A decision being made by Canada’s National Energy Board (NEB) about a pipeline in Canada could open the door to bringing tar sands oil to Vermont, Maine, and New Hampshire as well as Ontario and Quebec. At this time, Central Canada and New England receive virtually no tar sands imports. But an alteration to the use and flow direction of oil pipelines in this region could change that. That is why over 41,000 comments are being sent to the NEB, Canada’s energy regulator, from citizens across the United States and Canada representing 11 organizations asking them to force tar sands pipeline company Enbridge Inc. to come clean on its long-term plan to ship tars sands eastward. The outpouring of concern comes because Canadian tar sands pipeline company Enbridge Inc. appears to reviving a plan originally announced in 2008 called Trailbreaker that would transport tar sands through Central Canada and New England.
In August of 2011, Enbridge Inc. filed a permit application with the Canadian National Energy Board for a project they call “Line 9 Reversal Phase I.” The permit for this project seeks to reverse the flow direction of about one quarter of the length of its Line 9 pipeline —from Sarnia, Ontario, to the Westover Oil Terminal, which is located outside of Hamilton, Ontario. This application may actually signal the rebirth of a much bigger plan (called Trailbreaker) originally announced in 2008 to pipe tar sands through Ontario, Quebec, and New England.
The original Trailbreaker plan would reverse the direction of oil flowing through two major pipelines—Enbridge Line 9 and the Portland/Montreal Pipeline. But under the plan, the pipelines would not carry conventional oil, but Canadian tar sands oil along an approximately 750-mile route. The pipelines’ route would run east through Ontario and Quebec, and down to the New England seacoast, finally ending in Portland, Maine’s Casco Bay for export.
Androscoggin River, a popular waterway that flows through Maine and New Hampshire, would be crossed by the Trailbreaker tar sands pipeline. Photo Credit: Ken Hoptop
Bringing tar sands to Central Canada and New England raises many concerns. First, bringing tar sands oil to New England would take this region off the path to embracing cleaner forms of energy. The extraction and development of tar sands oil - one of the largest industrial operations in the world - razes and fragments massive swaths of Canada's Boreal forest using enough energy to make tar sands oil production the fastest-growing contributor to Canada’s carbon pollution. Tar sands extraction destroys carbon-storing trees and wetlands on such a large scale it contributes to climate change. Carbon pollution from tar sands extraction and upgrading are estimated to be three to five times higher per barrel than production of a barrel of conventional Canadian or U.S. crude.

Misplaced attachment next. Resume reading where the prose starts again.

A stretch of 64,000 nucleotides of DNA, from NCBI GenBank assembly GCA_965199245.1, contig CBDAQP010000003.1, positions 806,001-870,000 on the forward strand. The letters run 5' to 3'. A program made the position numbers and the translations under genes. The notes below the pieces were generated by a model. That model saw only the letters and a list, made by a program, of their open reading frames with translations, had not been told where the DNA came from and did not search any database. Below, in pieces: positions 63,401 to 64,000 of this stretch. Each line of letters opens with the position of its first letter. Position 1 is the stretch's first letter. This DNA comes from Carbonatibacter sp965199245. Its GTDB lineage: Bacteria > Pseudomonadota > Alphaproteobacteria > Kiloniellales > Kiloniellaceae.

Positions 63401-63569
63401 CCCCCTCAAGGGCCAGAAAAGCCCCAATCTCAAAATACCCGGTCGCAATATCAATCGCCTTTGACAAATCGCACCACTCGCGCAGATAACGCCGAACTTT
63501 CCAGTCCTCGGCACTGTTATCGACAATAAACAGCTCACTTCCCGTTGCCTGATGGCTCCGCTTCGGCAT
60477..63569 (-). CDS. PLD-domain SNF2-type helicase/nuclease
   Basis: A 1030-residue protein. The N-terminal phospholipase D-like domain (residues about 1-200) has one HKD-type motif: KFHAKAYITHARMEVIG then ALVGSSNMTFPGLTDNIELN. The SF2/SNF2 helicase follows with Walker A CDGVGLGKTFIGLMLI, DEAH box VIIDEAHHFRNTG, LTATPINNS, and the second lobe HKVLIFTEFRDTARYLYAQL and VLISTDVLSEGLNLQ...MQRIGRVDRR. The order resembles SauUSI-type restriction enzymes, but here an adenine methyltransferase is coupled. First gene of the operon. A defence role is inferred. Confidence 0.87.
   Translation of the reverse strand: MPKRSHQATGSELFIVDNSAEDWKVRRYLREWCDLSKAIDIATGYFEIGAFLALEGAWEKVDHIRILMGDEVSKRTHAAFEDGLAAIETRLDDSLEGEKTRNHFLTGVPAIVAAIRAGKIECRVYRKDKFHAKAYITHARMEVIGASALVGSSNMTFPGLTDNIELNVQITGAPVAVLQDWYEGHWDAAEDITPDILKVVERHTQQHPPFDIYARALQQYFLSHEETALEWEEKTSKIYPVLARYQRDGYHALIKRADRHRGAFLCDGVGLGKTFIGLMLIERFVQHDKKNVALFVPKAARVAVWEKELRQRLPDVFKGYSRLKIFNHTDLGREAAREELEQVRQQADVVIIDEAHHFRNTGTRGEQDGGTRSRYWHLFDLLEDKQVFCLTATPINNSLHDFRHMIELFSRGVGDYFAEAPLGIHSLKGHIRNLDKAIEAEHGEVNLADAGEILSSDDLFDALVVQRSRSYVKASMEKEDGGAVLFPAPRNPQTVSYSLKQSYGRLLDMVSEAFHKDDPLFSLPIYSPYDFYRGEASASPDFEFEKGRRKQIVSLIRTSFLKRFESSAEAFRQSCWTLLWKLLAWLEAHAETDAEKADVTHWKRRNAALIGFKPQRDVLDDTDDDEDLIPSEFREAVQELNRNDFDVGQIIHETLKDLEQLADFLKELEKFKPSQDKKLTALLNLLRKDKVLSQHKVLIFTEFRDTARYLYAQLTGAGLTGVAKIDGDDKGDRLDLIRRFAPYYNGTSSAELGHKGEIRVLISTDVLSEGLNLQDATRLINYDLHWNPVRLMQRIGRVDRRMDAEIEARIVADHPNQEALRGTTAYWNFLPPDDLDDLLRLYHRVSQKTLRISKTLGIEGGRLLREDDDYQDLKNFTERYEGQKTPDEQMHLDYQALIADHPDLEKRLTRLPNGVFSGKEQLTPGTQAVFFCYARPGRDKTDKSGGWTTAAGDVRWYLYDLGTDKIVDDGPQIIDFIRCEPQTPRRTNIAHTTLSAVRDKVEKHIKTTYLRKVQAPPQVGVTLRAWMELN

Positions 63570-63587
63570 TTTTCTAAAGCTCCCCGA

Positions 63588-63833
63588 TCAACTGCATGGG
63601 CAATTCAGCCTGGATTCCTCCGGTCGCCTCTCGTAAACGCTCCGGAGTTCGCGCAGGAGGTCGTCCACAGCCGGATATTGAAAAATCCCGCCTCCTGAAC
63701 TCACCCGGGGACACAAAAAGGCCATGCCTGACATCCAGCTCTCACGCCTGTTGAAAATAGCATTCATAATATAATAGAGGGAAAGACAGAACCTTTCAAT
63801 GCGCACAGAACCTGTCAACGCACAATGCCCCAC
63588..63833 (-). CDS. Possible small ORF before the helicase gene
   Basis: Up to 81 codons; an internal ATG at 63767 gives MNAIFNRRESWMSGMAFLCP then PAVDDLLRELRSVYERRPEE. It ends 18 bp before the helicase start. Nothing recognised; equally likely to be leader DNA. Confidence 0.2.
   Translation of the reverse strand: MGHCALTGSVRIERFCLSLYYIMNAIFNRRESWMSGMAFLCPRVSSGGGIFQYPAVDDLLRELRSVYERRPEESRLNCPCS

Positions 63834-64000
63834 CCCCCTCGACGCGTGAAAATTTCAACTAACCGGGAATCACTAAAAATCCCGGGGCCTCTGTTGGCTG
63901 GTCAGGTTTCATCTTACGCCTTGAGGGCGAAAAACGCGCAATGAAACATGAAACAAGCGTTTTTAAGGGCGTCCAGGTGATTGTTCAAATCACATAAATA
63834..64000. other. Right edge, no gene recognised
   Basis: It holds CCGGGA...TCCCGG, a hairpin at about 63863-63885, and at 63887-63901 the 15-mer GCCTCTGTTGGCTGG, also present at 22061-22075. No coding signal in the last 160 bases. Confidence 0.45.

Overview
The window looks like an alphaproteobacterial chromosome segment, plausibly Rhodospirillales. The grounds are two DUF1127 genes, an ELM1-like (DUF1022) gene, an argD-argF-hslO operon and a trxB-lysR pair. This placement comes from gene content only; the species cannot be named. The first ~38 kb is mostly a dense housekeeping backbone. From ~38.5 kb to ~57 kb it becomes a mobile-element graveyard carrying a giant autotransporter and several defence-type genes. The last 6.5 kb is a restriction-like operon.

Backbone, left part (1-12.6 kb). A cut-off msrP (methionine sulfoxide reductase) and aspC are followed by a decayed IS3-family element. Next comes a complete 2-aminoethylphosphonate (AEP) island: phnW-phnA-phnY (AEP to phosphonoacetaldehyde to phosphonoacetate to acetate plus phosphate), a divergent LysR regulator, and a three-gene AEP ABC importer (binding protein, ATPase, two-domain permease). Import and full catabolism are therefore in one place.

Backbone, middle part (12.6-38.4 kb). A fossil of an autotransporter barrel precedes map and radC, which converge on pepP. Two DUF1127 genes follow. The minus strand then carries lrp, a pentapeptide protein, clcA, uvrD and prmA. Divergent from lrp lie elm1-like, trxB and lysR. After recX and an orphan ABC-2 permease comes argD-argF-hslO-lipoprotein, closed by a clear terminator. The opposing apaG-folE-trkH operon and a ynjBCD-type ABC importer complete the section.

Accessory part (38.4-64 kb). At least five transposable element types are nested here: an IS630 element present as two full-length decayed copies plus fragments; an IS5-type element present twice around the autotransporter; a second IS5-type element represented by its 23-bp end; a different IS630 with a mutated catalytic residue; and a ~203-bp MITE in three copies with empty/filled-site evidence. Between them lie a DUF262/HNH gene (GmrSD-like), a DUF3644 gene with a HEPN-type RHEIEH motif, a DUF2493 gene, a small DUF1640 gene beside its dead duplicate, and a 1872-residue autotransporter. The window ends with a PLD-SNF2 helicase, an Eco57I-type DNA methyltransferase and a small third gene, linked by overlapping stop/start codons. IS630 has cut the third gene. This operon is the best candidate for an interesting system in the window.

A more direct concern is the safety threat from tar sands pipelines. Tar sands pipeline spills can and do occur, and there are indications that they are more prevalent than conventional oil spills. After tar sands are extracted, it is blended with natural gas liquids or other light, volatile petroleum products that contain benzene, toluene, and xylene and then pumped through pipelines.
Tar sands diluted bitumen has organic acid concentrations up to 20 times higher than conventional crude oil, and it contains 10 times more sulfur. As diluted bitumen is pumped through pipelines, its temperature increases, amplifying the corrosive qualities of an acidic oil that has abrasive materials such as quartz and silicates suspended in the mixture. In a sense, tar sands oil that flows through a pipeline is like fast, hot, and toxic liquid sandpaper.
Midwestern pipelines, which have the longest history of transporting Canadian tar sands oil have spilled almost three times as much crude oil per mile of pipeline when compared to the U.S. national average. Tar sands diluted bitumen spills can be especially destructive to bodies of water, where protracted and costly cleanup efforts are required. In the region along Trailbreaker’s route, there are many special places at risk in both the U.S. and Canada including Lake Ontario, the St. Lawrence River, Victory State Forest, the Connecticut River and Casco Bay.
Already, the largest tar sands spill in U.S. history occurred under the watch of Enbridge Inc. In the summer of 2010, more than 800,000 gallons gushed from an Enbridge pipeline in the southern part of the state. The oil contaminated a 30-mile stretch of the Kalamazoo River, which required extensive dredging and also led to widespread health problems in neighboring communities.
NRDC and its activists are asking Canada's National Energy Board to look not only at the proposed project but at Enbridge’s long-term plan which could have ramifications to the United States. Now is the time to consider the full environmental impact of the larger project, including the safety impacts of tar sands pipeline to the environment, waterways and communities, and climate pollution from tar sands. Allowing Enbridge Inc. to move ahead with piecemeal proposals enables them to avoid the type of scrutiny that enables a full and complete debate on the merits of introducing tar sands to parts of the U.S. and Canada that are now considered tar sands free.